Oakeley, Dr. Henry F. (2013). Wellcome Library notes. link

Mitotic inhibitors. Paclitaxel for breast cancer is extracted from the leaves; docetaxel for breast, ovarian and other cancers; and cabazitaxel for prostate cancers are synthesised from this. See Taxus baccata 'Fastigiata' for other properties.
Oakeley, Dr. H.F. (2013). Medicines from RCP plants label list 5-2013.docx.


The name "yew" is thought to originate from Old High German "Iwa" (yew, German "Eibe", French "if"). The tree, which was sacred to the Celts, is still recalled today in some place names that go back to Celtic settlements (York, Yverdon, Ibach). The generic name Taxus is derived from the Greek "toxon" (bow) or "toxicon" (arrow poison). The Celts used the toxicity of taxine to make poisoned arrows.
Petersen, F. (2012). Physic Garden Medicinal Plant Guide. Novartis Pharma AG. p.133

Trees are feminine in Latin, so while Taxus has a masculine ending (-us), its specific name, baccata, agrees with it in gender by having a female ending (-a). In Latin, baccata means 'having fruits with a pulpy texture.'
Stearn, W.T. (1996). Dictionary of Plant Names for Gardeners. Cassell. p.58

Other use

Ancient Celts poisoned arrows tips and spears with Taxus extracts.
Wink, Michael & Ben-Erik van Wyk (2008). Mind-Altering and Poisonous Plants of the World. Timber Press

Yew wood possesses high elasticity and toughness. It made Anglo-Saxon longbows the most dreaded long-range weapon of the Middle-Ages that had unparalleled penetrating power. Archers had to develop a tractive force of 85kg when drawing their bows. During the battle of Agincourt in 1415, a large portion of the French aristocracy perished in the rain of arrows unleashed from the English longbows, despite the armour the French wore when they charged.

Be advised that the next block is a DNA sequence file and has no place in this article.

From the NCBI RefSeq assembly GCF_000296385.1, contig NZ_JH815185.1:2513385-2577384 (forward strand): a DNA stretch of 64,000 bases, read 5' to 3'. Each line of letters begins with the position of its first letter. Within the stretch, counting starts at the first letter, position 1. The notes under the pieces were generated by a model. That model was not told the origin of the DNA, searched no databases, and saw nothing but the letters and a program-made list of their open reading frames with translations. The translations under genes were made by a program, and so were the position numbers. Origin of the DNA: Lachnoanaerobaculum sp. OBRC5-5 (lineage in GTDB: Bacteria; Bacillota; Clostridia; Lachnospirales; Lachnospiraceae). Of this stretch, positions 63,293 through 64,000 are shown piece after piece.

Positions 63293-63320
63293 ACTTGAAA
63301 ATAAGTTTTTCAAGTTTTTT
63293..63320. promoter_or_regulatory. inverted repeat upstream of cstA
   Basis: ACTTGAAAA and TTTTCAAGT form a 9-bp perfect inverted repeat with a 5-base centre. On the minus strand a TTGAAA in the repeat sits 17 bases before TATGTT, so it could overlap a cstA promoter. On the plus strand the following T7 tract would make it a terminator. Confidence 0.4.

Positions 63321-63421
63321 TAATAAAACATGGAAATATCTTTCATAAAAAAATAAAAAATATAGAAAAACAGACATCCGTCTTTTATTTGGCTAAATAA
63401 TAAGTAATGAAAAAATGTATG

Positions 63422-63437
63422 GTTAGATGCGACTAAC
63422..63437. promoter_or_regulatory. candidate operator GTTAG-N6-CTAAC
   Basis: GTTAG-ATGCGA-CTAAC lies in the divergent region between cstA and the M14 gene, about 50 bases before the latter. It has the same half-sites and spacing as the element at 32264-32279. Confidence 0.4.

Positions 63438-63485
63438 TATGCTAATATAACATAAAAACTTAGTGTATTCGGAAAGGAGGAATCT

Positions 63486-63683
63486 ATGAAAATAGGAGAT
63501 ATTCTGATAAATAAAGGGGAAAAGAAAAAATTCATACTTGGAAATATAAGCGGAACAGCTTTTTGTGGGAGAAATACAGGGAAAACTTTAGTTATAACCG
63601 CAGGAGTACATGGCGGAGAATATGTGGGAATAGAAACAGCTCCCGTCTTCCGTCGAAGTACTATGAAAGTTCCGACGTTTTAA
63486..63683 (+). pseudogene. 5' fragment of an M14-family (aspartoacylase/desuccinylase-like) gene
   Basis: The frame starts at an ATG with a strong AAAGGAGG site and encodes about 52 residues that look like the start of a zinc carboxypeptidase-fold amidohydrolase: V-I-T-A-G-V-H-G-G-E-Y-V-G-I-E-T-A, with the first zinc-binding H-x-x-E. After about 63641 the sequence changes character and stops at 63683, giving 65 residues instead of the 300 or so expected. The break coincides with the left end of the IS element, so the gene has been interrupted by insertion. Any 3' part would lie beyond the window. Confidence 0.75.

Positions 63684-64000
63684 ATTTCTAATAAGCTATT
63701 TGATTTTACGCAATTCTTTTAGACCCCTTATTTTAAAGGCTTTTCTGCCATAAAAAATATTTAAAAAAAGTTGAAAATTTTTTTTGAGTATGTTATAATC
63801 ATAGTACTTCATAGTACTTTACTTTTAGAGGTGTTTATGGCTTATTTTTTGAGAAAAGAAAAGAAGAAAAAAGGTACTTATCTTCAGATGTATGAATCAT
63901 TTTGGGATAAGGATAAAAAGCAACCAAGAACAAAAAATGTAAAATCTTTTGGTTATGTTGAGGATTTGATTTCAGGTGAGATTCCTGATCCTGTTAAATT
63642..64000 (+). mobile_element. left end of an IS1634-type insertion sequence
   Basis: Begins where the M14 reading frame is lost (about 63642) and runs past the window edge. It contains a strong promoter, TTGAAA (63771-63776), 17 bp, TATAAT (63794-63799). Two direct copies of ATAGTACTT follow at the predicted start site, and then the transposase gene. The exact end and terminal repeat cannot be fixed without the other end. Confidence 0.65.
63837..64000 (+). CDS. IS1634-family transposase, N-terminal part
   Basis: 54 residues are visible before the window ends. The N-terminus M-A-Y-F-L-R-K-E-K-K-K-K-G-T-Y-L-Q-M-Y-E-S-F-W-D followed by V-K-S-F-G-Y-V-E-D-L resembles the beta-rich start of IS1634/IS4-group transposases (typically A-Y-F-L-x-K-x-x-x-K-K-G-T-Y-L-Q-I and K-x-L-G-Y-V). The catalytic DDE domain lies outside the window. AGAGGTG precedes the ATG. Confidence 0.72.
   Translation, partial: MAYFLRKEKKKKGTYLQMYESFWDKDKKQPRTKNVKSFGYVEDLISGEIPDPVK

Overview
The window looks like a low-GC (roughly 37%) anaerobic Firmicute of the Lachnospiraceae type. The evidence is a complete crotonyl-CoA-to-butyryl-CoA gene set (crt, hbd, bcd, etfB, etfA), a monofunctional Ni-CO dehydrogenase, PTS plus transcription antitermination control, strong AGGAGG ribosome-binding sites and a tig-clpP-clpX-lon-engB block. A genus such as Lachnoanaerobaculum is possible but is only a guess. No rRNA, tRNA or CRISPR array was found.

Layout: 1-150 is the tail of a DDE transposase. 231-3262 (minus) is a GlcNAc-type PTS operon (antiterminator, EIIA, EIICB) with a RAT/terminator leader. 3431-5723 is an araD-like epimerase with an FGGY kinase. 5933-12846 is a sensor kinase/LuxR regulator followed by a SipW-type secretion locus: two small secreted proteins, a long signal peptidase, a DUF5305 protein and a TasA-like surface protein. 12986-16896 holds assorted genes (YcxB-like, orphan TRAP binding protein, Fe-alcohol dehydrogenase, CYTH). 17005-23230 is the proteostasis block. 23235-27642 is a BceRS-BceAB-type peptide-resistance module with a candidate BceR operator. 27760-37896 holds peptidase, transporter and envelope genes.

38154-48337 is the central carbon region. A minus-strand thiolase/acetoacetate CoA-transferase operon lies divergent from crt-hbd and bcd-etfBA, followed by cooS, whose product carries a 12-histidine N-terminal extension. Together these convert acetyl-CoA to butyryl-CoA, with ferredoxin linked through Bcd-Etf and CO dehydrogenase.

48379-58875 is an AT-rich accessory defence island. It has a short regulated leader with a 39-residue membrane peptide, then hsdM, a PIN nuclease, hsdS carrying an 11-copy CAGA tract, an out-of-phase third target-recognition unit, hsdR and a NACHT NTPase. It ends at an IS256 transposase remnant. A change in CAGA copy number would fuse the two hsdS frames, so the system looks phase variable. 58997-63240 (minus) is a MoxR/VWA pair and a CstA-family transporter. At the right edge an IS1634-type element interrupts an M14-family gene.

Petersen, F. (2012). Physic Garden Medicinal Plant Guide. Novartis Pharma AG. p.133

Yews were sacred to the Druids and used in their ceremonies. They have also been grown in churchyards from the beginning of the Christian era. They were a life symbol and were often used to decorate the church and to scatter in graves.
Bird, R, Houdret, J. (2000). Kitchen and Herb Gardener. Lorenz. p.573


Taxol is a taxane diterpene, 'a highly functional molecule possessing esters, epoxides, hydroxyls. amide, ketone groups and unsaturation. It has large numbers of chiral centres...'
Heinrich, Michael, Barnes, Joanne, Gibbons, Simon, Williamson, Elizabeth M. (2013). Fundamentals of Pharmacognosy and Phytotherapy. Churchill Livingstone Esevier.

The bark, needles and fruit of all species of yew contain a family of related alkaloids collectively called Taxines of which the most important are Taxine A and Taxine B, and Paclitaxel, the important anticancer drug popularly called Taxol and available as an anticancer drug under the trade name TAXOL®. Taxine B is responsible for most of the toxicity of yew as it is a potent and relatively cardio-selective calcium channel blocker.